|an arrangement of five objects, as trees, in a square or rectangle, one at each corner and one in the middle.|
|a gadget; dingus; thingumbob.|
|amen (ˌeɪˈmɛn, ˌɑːˈmɛn)|
|1.||so be it!: a term used at the end of a prayer or religious statement|
|2.||the use of the word amen, as at the end of a prayer|
|3.||say amen to to express strong approval of or support for (an assertion, hope, etc)|
|[C13: via Late Latin via Greek from Hebrew āmēn certainly]|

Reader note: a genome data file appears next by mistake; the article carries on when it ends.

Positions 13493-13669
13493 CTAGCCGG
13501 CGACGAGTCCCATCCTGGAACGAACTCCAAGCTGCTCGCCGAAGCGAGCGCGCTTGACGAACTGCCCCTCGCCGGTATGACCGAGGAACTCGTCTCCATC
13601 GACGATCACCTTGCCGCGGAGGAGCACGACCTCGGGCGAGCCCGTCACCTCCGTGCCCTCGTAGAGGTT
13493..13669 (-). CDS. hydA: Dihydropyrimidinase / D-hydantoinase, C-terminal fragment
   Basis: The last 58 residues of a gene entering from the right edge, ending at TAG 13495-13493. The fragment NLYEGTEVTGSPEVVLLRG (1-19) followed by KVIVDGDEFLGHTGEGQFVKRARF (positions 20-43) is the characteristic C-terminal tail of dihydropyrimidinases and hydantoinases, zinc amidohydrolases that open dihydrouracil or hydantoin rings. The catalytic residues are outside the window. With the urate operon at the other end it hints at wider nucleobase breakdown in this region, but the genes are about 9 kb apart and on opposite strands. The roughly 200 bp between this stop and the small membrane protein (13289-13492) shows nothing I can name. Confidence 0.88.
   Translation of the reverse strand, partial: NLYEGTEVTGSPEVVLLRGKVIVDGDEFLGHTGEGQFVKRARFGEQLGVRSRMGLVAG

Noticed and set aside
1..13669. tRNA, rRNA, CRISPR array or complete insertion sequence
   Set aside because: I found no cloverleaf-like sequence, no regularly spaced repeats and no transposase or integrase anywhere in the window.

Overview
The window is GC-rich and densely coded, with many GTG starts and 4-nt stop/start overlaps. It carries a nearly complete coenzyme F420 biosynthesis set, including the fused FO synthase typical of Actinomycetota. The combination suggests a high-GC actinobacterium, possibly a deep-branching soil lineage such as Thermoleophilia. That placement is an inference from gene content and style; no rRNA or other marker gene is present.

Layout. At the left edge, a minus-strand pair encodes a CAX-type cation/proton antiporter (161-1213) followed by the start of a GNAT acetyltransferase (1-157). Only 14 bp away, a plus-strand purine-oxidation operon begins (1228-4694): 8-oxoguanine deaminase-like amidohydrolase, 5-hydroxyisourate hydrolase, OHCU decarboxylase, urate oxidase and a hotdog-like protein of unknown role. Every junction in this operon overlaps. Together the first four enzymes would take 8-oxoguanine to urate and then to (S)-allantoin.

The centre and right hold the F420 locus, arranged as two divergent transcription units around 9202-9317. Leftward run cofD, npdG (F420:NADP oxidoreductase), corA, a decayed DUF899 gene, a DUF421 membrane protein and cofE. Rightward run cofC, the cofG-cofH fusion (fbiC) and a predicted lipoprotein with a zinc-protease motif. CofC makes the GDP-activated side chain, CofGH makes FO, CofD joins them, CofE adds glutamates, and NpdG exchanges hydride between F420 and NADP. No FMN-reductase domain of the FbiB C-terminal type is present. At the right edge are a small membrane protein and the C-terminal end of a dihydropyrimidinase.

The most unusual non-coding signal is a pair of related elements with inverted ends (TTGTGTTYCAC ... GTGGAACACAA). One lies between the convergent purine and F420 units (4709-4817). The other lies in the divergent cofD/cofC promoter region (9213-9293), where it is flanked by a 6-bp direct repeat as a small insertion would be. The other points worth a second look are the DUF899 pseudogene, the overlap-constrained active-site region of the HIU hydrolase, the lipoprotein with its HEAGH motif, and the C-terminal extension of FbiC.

This Hebrew word means firm, and hence also faithful (Rev. 3:14). In Isa. 65:16, the Authorized Version has "the God of truth," which in Hebrew is "the God of Amen." It is frequently used by our Saviour to give emphasis to his words, where it is translated "verily." Sometimes, only, however, in John's Gospel, it is repeated, "Verily, verily." It is used as an epithet of the Lord Jesus Christ (Rev. 3:14). It is found singly and sometimes doubly at the end of prayers (Ps. 41:13; 72:19; 89:52), to confirm the words and invoke the fulfilment of them. It is used in token of being bound by an oath (Num. 5:22; Deut. 27:15-26; Neh. 5:13; 8:6; 1 Chr. 16:36). In the primitive churches it was common for the general audience to say "Amen" at the close of the prayer (1 Cor. 14:16). The promises of God are Amen; i.e., they are all true and sure (2 Cor. 1:20).